You can’t always be in front of your TV set watching CBS4 while completing your hurricane preparations. You won’t always have your TV if you’re in a shelter, or when the power goes off. That’s the reason for the CBS4 Hurricane Network!
When tropical weather starts to threaten, weather forecasts are filled with new terms and ideas that can be confusing especially to people new to South Florida and tropical weather. These terms should help de-mystify hurricane season, and help you to feel a bit more confident as we face the season of storms.
There’s a monster hurricane spinning but don’t worry, it’s not anywhere near South Florida or Earth for that matter.
Phil Klotzbach and William Gray, renowned Colorado State University climatologists, are predicting the fourth busy storm season in a row.
The next time a tropical system approaches the U.S., any watches or warnings used to alert the public will be handled differently, the National Hurricane Center said Thursday.
Good news: the National Hurricane Center’s (NHC) cone of error has shrunk again. Why is that good news? It means the center’s tropical forecasts are getting more accurate.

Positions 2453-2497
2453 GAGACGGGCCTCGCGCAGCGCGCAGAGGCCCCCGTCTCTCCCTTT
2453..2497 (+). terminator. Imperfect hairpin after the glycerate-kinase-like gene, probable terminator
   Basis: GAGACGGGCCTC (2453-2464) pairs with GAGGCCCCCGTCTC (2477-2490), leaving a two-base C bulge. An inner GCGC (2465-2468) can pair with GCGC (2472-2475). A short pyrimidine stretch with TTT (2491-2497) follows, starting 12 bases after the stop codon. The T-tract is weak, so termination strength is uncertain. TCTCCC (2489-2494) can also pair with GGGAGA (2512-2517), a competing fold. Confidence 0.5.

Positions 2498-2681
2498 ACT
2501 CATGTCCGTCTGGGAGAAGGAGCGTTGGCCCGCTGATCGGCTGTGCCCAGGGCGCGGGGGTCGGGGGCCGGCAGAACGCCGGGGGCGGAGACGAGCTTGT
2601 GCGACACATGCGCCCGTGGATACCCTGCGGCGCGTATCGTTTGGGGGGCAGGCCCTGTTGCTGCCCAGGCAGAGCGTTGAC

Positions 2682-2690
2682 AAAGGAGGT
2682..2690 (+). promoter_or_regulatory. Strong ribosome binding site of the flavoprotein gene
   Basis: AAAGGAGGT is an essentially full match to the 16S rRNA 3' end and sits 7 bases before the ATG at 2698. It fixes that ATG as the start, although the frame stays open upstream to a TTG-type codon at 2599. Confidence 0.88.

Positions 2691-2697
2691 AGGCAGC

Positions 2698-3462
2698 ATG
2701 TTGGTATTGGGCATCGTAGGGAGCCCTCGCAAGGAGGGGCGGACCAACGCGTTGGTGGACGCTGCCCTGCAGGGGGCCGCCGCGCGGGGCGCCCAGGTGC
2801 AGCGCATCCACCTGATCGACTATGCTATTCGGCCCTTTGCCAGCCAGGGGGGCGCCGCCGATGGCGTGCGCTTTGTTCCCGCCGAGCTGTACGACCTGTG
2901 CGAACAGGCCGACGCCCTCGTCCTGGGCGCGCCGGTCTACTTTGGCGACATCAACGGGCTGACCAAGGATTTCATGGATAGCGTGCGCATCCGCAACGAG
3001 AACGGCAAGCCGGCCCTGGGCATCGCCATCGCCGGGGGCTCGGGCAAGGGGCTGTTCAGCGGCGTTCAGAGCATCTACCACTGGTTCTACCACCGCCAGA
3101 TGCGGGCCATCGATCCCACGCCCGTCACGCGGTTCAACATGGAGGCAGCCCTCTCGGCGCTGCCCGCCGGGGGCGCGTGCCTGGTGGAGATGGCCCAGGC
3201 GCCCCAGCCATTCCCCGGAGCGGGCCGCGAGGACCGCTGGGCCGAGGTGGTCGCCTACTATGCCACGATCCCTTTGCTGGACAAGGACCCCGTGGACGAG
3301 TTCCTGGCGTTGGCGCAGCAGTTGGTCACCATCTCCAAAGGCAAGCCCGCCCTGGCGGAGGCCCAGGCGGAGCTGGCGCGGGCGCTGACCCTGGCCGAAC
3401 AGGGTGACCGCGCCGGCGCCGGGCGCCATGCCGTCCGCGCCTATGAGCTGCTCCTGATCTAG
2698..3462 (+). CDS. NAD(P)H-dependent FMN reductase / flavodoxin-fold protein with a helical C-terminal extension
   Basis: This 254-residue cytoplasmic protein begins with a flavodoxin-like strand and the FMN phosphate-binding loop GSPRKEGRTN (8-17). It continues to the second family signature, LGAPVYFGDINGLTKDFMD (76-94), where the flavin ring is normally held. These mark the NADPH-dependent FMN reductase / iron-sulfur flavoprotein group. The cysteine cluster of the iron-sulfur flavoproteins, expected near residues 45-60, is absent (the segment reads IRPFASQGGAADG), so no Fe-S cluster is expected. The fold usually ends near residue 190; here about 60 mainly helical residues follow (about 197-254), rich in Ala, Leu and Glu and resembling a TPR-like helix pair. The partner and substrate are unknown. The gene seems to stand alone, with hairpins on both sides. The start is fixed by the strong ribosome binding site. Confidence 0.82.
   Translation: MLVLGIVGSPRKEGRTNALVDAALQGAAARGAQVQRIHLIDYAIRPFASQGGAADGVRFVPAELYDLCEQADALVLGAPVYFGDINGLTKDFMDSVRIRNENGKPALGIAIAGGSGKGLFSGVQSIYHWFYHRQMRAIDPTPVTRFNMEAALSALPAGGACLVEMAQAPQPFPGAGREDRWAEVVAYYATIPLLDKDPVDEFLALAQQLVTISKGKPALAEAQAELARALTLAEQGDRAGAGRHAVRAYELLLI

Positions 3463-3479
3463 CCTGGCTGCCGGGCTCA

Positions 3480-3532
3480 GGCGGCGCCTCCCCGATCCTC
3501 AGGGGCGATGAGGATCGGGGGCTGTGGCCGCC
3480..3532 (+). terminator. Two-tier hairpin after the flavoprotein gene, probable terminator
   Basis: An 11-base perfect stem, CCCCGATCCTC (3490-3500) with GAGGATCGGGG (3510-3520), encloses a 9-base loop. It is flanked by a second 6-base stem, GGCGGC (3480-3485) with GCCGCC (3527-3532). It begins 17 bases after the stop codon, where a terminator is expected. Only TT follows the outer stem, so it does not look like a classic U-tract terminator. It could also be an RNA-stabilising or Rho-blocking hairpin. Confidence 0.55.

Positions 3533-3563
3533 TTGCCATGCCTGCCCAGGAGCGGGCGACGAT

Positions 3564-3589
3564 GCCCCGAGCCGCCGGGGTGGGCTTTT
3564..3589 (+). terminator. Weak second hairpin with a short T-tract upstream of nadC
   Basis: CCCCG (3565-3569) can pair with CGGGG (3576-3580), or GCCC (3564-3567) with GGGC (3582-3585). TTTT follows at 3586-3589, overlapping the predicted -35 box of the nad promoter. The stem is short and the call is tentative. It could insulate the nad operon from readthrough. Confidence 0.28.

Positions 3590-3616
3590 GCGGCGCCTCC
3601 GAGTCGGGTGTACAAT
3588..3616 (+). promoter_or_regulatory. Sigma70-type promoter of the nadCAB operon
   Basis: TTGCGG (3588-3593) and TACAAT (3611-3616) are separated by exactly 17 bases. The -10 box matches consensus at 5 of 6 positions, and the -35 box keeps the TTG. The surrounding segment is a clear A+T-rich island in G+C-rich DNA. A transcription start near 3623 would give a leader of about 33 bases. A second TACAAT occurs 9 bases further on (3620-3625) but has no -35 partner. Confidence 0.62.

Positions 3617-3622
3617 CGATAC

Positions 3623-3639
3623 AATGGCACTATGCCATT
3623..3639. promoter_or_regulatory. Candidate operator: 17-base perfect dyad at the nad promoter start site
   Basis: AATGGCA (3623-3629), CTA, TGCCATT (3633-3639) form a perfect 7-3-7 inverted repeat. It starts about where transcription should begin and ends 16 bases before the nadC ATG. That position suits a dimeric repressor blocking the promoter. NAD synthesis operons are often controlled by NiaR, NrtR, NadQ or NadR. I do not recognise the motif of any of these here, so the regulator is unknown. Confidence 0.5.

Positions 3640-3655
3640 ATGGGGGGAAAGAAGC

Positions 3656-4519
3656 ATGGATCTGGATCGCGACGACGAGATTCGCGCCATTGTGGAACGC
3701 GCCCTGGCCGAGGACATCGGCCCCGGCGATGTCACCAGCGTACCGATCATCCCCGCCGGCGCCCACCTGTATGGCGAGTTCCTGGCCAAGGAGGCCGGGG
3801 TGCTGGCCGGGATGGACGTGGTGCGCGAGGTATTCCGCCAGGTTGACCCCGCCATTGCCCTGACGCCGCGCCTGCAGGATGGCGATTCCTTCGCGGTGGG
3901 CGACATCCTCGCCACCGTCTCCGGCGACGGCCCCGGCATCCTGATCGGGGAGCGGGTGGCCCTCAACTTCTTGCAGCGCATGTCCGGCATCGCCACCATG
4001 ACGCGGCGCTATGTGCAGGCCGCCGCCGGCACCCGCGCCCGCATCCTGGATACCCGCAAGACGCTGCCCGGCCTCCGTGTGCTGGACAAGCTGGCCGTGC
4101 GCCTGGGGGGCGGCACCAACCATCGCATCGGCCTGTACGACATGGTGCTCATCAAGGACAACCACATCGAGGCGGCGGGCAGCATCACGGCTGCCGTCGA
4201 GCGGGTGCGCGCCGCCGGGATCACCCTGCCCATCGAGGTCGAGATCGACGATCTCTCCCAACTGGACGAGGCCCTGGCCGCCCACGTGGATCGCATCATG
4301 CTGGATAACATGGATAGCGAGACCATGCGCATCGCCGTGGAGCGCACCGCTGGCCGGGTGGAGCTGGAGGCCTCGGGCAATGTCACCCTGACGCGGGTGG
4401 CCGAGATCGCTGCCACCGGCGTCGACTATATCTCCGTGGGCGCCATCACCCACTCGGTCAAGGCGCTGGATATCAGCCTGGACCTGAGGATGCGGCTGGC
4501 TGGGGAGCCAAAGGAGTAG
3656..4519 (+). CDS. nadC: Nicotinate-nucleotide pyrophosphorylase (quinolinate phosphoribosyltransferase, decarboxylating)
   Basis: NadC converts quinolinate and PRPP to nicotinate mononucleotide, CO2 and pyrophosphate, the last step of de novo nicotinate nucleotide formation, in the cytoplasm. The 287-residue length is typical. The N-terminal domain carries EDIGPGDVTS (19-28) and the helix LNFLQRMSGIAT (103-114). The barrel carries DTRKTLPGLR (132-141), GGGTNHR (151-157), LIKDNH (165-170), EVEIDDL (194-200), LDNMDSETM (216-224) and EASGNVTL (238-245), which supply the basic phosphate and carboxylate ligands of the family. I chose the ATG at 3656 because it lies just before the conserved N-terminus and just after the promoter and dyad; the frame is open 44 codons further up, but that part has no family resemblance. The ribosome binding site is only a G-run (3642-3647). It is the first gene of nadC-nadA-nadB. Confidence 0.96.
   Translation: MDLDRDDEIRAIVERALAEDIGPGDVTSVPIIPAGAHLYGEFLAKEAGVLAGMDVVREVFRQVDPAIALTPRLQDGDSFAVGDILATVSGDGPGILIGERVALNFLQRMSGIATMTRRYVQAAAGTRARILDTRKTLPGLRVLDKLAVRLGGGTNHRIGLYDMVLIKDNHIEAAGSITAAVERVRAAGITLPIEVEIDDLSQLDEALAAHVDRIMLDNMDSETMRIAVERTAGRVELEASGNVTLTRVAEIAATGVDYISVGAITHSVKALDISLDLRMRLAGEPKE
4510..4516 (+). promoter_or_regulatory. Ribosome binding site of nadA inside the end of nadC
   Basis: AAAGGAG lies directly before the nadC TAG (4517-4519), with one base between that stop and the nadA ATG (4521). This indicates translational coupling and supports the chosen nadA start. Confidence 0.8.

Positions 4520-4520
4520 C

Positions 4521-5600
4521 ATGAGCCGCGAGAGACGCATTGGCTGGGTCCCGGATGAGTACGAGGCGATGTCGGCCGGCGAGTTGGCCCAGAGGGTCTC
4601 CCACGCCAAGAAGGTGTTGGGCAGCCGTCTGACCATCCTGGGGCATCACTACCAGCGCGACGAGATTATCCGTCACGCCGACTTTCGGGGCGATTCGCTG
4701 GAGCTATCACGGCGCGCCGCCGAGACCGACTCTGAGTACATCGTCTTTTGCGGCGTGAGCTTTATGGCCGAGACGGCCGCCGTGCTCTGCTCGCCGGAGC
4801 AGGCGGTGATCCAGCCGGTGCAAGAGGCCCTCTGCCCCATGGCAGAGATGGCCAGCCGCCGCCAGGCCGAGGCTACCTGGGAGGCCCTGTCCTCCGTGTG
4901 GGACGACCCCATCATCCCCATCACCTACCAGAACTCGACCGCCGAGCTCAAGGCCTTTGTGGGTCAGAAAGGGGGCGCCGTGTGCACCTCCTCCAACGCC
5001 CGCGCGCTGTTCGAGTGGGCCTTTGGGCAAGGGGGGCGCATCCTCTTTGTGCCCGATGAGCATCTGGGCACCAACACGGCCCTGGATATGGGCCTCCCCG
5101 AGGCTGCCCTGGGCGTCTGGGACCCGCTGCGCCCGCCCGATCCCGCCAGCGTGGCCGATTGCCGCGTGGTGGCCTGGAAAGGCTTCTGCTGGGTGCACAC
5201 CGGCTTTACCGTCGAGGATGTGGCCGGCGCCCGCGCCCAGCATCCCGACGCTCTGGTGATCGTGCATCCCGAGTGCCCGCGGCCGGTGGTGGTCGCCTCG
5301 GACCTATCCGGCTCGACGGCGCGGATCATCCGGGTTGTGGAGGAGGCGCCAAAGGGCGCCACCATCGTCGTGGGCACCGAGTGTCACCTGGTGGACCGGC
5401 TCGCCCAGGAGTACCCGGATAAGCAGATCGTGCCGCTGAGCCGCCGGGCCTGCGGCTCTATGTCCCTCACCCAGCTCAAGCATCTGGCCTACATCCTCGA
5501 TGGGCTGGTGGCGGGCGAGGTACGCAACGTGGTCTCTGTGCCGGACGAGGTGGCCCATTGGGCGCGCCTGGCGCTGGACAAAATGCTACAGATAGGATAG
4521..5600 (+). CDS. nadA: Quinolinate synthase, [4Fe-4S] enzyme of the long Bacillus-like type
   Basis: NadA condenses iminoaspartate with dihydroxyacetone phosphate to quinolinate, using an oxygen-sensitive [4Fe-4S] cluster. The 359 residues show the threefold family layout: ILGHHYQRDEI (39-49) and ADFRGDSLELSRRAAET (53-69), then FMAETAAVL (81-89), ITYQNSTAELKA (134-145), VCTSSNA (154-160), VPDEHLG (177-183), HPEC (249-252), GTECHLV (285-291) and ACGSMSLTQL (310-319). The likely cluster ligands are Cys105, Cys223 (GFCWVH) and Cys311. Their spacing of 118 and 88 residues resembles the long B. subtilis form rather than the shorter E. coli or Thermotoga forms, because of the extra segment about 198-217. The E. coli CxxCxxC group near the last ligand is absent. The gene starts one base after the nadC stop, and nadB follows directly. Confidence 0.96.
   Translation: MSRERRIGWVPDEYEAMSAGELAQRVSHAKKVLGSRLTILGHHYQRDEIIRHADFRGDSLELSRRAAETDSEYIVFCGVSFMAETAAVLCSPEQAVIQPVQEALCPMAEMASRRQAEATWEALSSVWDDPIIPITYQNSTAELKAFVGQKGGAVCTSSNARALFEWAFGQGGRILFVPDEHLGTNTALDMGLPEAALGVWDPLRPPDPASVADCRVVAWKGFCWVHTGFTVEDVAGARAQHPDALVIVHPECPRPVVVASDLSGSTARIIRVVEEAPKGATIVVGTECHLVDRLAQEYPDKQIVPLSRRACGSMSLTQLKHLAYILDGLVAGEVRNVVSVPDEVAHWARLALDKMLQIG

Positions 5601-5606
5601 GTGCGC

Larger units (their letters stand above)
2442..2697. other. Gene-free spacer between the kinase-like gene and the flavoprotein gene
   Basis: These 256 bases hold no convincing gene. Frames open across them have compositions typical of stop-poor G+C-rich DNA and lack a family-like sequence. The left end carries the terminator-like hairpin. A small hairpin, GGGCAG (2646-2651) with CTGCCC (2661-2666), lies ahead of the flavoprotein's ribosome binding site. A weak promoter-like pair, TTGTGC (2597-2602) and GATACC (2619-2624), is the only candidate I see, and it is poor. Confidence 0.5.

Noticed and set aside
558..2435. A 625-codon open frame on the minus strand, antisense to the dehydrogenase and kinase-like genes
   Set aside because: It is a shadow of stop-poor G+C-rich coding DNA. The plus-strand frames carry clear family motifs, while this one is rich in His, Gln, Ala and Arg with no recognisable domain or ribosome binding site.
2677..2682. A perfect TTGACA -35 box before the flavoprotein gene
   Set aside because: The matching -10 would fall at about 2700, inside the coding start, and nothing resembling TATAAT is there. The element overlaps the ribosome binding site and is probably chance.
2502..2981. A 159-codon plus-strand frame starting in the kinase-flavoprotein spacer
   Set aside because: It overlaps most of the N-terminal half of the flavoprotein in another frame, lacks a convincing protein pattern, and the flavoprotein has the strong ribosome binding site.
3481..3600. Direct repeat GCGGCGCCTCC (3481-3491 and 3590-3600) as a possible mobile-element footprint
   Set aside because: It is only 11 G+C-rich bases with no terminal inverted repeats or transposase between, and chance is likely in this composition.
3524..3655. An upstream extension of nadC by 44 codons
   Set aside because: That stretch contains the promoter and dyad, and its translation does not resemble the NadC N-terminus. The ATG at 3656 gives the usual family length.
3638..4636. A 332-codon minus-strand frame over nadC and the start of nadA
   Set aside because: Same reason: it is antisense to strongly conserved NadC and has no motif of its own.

Citizens Property Insurance Corporation took a first step Monday to move thousands of coastal hurricane insurance policies to a private insurer.
It’s official: a hurricane warning will be posted the next time a system like Superstorm Sandy threatens the U.S. coastline.
A week after Superstorm Sandy devastated parts of the East Coast, many are still struggling with no power, flooded homes, gas shortages and frigid temperatures.
It’s been almost a week since Superstorm Sandy made landfall along the Northeast coast. In some areas of the region life is getting back to normal but many people still lack electric power and are in desperate need of fuel and other necessities.